Are you guilty of having an overactive mind? That is, does one innocent thought become a series of introspective, overly reductive self-criticisms? I’ve always had a tendency to overthink things, and in many ways, it has been a gift: I recognize and admit when I am at fault; I’m open to incorporating different belief systems into my overall ethos; and self-improvement is an important component of my personhood.
But having a mind on constant overdrive can also be quite detrimental–even paralyzing–if taken too far. An overactive mind can stymie the natural evolution of relationships if one party is examining each and every event and exchange that occurs (Why wasn’t I invited to his party? Am I acting too clingy?). This line of thinking can also create and reinforce a self-reproachful dialogue; we attack ourselves if we don’t do everything with “perfection” or with a positive attitude. So how do we limit our propensity to over analyze?
1. Recognize that your thoughts and ideas are not reality.
It’s true! The first step towards harnessing an overactive mind is to see that our thoughts, no matter how real they may seem, do not have practical value. Simply recognizing this as fact can give us some perspective and prevent our minds from spiraling out of control.
2. Write it down or say it out loud.
Whenever you notice yourself being overly analytical, write out your stream of thoughts or call a trusted friend. Record or voice each thought as it arises, being careful to notice how quickly we let our ideas snowball. It’s comical–like a game of telephone, almost–to see how our initial thought leads us to a set of completely unrelated thoughts. Once you write it down or say it out loud, it’s much easier to recognize the absurdity of your thought patterns.
3. Find a productive outlet.
All that energy used to conceive of every possible situation or potential disaster could be otherwise spent be utilized for a creative project or activity. Pick something that requires most, if not all, of your attention: reading a book, taking an exercise class, cross-stitching (my new favorite!), or baking an elaborate vegan cake for a neighbor are some ideas. Note, however, that these activities aren’t meant to serve as distractions for emotions that deserve evaluation. There is a fine line between avoiding emotions and recognizing when our excessive thoughts are no longer serving us.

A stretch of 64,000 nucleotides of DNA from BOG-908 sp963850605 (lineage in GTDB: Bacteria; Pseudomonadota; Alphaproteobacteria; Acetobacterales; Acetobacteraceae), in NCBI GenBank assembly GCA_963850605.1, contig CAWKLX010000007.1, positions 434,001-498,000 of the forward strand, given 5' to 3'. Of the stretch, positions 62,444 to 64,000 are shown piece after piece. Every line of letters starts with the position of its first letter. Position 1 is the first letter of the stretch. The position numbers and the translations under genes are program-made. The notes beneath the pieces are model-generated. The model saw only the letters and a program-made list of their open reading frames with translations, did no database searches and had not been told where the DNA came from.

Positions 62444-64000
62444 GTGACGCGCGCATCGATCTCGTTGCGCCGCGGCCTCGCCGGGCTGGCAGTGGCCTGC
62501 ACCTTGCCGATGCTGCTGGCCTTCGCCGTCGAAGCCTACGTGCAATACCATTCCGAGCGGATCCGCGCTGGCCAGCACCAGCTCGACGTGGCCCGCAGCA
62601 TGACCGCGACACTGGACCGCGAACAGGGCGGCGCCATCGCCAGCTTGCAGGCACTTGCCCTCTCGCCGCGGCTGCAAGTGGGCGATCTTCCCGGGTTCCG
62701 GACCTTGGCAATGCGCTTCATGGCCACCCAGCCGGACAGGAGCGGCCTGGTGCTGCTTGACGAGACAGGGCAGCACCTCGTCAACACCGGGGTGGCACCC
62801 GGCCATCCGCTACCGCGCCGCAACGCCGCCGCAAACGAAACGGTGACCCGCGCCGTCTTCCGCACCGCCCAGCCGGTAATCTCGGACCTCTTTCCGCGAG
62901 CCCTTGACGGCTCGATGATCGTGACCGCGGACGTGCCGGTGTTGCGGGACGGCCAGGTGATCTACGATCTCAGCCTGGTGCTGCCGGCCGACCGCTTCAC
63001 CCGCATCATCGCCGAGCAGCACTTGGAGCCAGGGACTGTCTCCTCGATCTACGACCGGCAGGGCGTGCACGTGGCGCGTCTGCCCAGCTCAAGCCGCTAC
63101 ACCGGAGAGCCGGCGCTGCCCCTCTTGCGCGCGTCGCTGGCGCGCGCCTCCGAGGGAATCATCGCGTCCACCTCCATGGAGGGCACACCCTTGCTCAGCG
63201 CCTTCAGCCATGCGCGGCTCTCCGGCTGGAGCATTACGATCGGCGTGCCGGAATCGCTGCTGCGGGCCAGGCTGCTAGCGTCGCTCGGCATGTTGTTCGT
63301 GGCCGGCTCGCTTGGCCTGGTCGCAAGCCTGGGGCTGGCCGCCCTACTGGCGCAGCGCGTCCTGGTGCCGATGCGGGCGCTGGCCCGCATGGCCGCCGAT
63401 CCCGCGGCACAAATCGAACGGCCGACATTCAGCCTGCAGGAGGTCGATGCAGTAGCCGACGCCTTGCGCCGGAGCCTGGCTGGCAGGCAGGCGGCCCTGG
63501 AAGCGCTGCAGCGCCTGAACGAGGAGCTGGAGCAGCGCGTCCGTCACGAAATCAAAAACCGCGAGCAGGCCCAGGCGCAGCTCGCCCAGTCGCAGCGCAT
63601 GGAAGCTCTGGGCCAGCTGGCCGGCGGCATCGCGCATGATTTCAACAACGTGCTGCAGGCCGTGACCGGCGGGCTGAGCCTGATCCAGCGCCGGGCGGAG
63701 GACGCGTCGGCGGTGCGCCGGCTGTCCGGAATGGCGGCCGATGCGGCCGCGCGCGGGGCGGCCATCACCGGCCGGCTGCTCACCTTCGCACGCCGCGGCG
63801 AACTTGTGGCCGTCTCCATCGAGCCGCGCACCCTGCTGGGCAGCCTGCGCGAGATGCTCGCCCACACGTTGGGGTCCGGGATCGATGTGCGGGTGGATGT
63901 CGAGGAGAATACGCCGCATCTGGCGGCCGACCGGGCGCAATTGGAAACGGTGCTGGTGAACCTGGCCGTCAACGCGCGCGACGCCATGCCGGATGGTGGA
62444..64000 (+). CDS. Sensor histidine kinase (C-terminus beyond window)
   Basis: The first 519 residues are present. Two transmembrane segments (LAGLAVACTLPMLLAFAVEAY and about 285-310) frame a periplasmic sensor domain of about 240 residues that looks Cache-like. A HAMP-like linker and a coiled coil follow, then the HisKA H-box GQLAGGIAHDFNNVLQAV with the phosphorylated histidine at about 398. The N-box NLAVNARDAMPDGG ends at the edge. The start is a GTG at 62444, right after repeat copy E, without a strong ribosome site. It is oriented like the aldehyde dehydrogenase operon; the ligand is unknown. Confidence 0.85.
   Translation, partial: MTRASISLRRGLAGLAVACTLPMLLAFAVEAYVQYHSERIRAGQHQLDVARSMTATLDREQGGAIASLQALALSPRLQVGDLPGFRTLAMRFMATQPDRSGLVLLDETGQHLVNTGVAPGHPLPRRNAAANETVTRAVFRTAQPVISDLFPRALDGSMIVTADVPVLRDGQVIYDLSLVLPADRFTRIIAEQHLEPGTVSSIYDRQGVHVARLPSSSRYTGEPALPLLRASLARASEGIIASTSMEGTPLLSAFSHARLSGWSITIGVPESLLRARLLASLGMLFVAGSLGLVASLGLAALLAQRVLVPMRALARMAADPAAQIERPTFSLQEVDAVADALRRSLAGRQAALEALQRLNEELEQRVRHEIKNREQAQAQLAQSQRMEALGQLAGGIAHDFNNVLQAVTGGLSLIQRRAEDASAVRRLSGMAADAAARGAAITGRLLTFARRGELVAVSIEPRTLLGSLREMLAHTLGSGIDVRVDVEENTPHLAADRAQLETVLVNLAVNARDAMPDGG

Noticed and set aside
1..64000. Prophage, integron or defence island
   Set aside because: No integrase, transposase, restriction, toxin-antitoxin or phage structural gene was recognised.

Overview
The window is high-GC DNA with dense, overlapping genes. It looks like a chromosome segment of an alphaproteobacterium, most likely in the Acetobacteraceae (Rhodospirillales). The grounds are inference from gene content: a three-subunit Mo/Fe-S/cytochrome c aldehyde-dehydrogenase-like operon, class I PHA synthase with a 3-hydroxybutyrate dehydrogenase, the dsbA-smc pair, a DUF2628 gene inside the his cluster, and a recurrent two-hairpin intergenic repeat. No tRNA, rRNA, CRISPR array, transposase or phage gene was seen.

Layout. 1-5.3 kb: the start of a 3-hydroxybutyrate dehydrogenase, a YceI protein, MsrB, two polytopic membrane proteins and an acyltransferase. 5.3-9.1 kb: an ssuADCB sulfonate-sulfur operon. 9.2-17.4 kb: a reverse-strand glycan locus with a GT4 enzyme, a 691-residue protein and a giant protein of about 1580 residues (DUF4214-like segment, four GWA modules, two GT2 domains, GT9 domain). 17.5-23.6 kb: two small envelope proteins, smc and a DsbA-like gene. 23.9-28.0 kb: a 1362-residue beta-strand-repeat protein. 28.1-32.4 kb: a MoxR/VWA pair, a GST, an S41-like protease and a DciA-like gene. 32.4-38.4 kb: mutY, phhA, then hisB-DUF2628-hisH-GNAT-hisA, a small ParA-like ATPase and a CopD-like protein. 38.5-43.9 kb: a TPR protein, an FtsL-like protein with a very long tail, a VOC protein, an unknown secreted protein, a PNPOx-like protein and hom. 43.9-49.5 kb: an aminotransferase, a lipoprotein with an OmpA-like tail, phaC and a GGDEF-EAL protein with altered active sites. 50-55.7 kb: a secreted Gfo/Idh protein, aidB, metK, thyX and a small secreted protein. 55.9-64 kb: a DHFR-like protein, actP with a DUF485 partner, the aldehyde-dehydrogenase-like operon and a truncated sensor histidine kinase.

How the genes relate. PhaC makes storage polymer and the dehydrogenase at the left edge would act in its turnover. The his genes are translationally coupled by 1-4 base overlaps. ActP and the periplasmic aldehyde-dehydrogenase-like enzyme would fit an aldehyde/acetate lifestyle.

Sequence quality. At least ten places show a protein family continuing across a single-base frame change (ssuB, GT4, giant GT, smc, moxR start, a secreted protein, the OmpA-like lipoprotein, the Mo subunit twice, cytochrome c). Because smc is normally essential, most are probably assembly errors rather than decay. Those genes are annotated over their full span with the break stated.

4. Seek help.
I am a huge proponent of therapy. Where else can you voice your concerns in a completely non-judgmental setting? If you’re seeing a good therapist, you should feel supported, encouraged, and challenged. Therapists are trained to listen to our thoughts and emotions and provide perspective, hopefully allowing us to see our internal musings in a new light.
Meditation is another great way to observe our thoughts from a distance. When meditating, it is helpful to see thoughts as passing objects–like parade floats, or cars on a highway–and receive them as gently and non-judgmentally as possible. Difficult, perhaps, but good preparation for dealing with recurring thoughts outside of a meditative practice.
In this case, choose something that will help settle your thoughts or stop you from thinking in binaries. While you can use phrases like “Be calm” or “I’m doing my best,” my favorite mantra is “Gentle discipline.” The phrase is often used in Buddhist meditation, but for me it serves as a reminder to live compassionately, while still maintaining a level of accountability with myself and others. I even made a cross stitch to hang in my room as a reminder 🙂
Do you have a tendency to overanalyze? What are your favorite ways of coping?
Also by Molly: How to Confront Your Fears and Self-Discover
Photo: Chris Ford via Flickr; Molly Lansdowne